Saturday, August 30, 2014

Pulling Up Stakes

The next time you are feeling snug and secure in your life, think of this:

Somewhere, in some anonymous city, in a beige office, wearing an off-the-rack grey suit with a red tie, sits a middle aged man, staring at a spreadsheet on a computer screen. He is making tick marks on the spreadsheet and watching The Bottom Line.

He’s feeling a little low this morning due to a party he and his wife attended the previous evening. It’s not that he’s hung-over, but the way his wife and Gary kept chatting in the corner…she would never, though, would she? He makes another tick. The Bottom Line dips. He frowns.

His colleague, Richard was at the party, hinting of rumblings in the company of redundancies and no bonuses. He couldn’t be made redundant, not with Geoff about to go to university. He makes another tick. The Bottom Line dips. He frowns.

Kelsey’s orthodontia bills would be due soon. Finding the money was not going to be easy, especially as his wife wants a holiday on the Costa del Sol, and judging from the way she was looking at Gary, cancelling her holiday would not be a good idea. He makes another tick. The Bottom Line rises. He smiles.

He reaches for his coat. Time for a celebratory lunch. He leaves the office, thinking how his boss will be impressed. This will keep him safe from redundancies, maybe even get him a bonus. He could buy a present, surprise his wife.

He leaves, unaware that ticking the box set in motion a chain of events that will turn other people’s lives upside down. And even if he was aware, he wouldn’t give it much thought; it’s nothing personal, it’s just business.


As you have undoubtedly guessed by now, our box has been ticked. As a result, the flat we have called home for the past twelve years—the only home I have known in Britain, the flat we have been very happy in and where we had hoped to remain for some time to come—is no longer a safe haven, leaving us no option but to move.

What happened was this: a year or so ago our block of flats was, once again, sold to another company. Generally, this is greeted with the usual “meet the new boss, same as the old boss” enthusiasm. This time, however, our new owners are a bit more proactive. First—as you will recall—they made me take down my flag. Then they began the process of renovating the flats, so they can rent them out at shockingly inflated prices. This wasn’t a worry because they only did it when someone vacated a flat, and we had no intention of vacating ours.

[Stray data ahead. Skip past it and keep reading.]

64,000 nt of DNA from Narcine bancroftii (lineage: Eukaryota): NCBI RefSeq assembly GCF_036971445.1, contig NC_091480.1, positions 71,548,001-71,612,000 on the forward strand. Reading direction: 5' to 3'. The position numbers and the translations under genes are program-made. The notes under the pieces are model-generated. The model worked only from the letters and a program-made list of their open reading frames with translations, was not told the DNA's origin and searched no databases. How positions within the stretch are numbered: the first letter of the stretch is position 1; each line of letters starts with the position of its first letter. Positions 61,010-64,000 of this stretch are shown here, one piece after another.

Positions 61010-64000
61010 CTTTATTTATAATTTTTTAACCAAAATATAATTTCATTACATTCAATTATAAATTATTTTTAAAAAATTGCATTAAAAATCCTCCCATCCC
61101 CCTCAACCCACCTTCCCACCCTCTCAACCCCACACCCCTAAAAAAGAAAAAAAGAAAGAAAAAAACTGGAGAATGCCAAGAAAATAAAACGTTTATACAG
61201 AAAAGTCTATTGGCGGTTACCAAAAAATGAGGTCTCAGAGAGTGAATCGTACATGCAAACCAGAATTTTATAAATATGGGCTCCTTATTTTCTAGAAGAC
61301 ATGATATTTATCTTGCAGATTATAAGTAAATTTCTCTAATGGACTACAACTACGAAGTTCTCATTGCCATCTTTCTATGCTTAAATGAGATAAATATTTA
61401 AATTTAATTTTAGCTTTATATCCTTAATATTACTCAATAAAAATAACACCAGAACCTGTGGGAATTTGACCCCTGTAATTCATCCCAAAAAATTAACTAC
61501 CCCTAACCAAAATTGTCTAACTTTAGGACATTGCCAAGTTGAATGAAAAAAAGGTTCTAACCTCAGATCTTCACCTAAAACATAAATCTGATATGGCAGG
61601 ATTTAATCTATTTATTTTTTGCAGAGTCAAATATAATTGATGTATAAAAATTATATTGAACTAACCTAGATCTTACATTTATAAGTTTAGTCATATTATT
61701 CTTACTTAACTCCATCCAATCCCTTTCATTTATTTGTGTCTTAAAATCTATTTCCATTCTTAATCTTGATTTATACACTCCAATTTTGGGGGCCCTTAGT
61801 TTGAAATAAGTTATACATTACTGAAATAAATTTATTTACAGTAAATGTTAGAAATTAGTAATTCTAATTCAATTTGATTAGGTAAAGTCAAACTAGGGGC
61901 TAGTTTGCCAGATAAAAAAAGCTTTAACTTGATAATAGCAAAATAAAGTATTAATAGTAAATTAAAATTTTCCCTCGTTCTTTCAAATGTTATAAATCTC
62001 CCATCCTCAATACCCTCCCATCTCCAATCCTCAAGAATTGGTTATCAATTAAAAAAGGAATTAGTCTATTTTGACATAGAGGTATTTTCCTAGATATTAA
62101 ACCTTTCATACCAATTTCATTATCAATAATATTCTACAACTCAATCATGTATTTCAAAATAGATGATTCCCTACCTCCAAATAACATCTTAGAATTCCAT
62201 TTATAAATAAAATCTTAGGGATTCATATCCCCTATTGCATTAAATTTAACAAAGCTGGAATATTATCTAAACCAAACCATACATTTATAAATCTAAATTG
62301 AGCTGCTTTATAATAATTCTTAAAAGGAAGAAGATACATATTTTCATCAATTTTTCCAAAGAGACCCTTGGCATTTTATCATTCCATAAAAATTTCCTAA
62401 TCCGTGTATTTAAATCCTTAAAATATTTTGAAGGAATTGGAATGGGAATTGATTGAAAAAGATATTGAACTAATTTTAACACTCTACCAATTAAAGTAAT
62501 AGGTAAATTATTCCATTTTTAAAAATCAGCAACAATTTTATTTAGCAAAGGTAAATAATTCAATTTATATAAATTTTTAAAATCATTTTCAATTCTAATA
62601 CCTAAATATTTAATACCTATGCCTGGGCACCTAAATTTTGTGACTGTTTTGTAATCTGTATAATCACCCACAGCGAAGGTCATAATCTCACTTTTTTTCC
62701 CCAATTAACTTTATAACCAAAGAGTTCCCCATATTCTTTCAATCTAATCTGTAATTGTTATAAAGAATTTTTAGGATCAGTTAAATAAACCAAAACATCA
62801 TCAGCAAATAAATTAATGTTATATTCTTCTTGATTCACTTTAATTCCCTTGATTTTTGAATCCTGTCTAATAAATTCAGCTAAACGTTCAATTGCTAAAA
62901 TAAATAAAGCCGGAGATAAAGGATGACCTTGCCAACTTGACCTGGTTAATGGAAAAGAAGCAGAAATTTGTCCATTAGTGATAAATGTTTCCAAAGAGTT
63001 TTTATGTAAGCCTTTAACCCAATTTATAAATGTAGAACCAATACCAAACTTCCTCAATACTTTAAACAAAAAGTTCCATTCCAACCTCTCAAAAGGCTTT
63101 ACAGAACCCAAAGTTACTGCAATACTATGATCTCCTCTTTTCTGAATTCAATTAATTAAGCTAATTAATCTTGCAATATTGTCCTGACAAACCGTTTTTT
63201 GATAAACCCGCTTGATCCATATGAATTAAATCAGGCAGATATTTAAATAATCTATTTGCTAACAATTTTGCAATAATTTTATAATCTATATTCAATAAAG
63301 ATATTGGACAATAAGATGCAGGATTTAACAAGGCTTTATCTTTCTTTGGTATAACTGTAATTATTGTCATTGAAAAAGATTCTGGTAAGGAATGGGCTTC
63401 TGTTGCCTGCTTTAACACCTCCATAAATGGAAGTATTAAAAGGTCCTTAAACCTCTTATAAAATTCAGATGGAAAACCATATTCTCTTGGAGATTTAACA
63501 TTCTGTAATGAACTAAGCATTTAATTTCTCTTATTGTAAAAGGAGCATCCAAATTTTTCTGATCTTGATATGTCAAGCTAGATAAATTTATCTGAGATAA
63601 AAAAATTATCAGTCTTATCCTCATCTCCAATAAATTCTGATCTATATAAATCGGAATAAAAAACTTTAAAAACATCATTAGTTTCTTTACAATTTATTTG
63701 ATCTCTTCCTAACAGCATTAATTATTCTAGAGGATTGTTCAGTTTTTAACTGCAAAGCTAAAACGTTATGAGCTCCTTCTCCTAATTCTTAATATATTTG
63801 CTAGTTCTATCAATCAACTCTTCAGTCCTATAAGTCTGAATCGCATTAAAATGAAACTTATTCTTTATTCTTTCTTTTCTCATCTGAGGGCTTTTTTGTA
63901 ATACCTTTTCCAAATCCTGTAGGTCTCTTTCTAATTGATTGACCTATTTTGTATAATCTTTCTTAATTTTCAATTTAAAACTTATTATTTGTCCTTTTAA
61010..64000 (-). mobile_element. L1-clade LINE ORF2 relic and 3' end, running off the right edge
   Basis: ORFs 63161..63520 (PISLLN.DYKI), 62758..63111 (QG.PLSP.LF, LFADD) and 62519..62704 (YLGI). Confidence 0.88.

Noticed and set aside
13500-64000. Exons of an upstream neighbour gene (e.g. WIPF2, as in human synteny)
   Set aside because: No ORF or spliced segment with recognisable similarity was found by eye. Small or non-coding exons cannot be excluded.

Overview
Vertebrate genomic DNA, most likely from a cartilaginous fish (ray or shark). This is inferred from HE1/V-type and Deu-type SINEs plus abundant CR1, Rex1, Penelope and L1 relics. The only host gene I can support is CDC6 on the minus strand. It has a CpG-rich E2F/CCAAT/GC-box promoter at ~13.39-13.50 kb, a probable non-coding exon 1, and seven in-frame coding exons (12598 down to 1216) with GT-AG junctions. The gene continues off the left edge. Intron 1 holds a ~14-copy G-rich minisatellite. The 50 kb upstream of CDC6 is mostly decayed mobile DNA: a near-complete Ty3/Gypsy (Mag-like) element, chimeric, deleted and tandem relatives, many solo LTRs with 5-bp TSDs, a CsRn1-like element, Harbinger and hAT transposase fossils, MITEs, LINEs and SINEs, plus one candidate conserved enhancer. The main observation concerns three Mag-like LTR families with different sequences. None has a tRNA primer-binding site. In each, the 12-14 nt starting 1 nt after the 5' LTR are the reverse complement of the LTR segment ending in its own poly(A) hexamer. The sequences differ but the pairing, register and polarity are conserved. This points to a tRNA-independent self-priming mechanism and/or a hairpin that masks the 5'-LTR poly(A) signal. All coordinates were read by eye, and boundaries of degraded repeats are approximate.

Then, the other evening, while returning from our postprandial constitutional, we stopped to chat with our long-time neighbor. He informed us that his lease was up for renewal, but instead of a new lease to sign, he had instead received a letter telling him he had two months to get out of his flat. When he queried this—citing his length of occupancy and the fact that he was an ideal tenant—he was informed that they wanted to renovate the flat and he needed to go.

Nothing personal; just business.

It took me and my wife about ten minutes to agree that living here with that particular Sword of Damocles hanging over our heads was not an option and that it would be better to jump before we were pushed.

We are, as the Brits say, “gutted” by this, not only because it is the home we set up together and had no intention of leaving, but also because it is an amazing flat in an amazing town. Therefore, in the ten minutes that followed the decision to leave, came the determination to remain in Horsham, which is certain to make moving exponentially more difficult.

In the US, when it came time to search for a new abode, I had about 5 counties to choose from. Where I lived didn’t matter much because every town was basically the same and, no matter where I chose to live, I’d have to drive everywhere, anyway. In my current lifestyle, however, this is not the case.

This is the area I could, and did, live in during my time in the US.
The outlined area covers roughly 1,500 miles.
Hampered by our desire to be within walking distance of the town centre and the need to be near rail and bus lines, we have confined ourselves to an extremely small, much sought after, and very expensive location.


The area I live in now, at the same zoom level as the NY map.
The magnified area is approximately 1 square mile.
We are, however, determined. It’s going to be expensive and it’s going to be a huge disruption at a time when there is already enough disruption in our lives, but we will, somehow, preserve the quality of life we have grown accustomed do.

This isn’t business; it’s personal.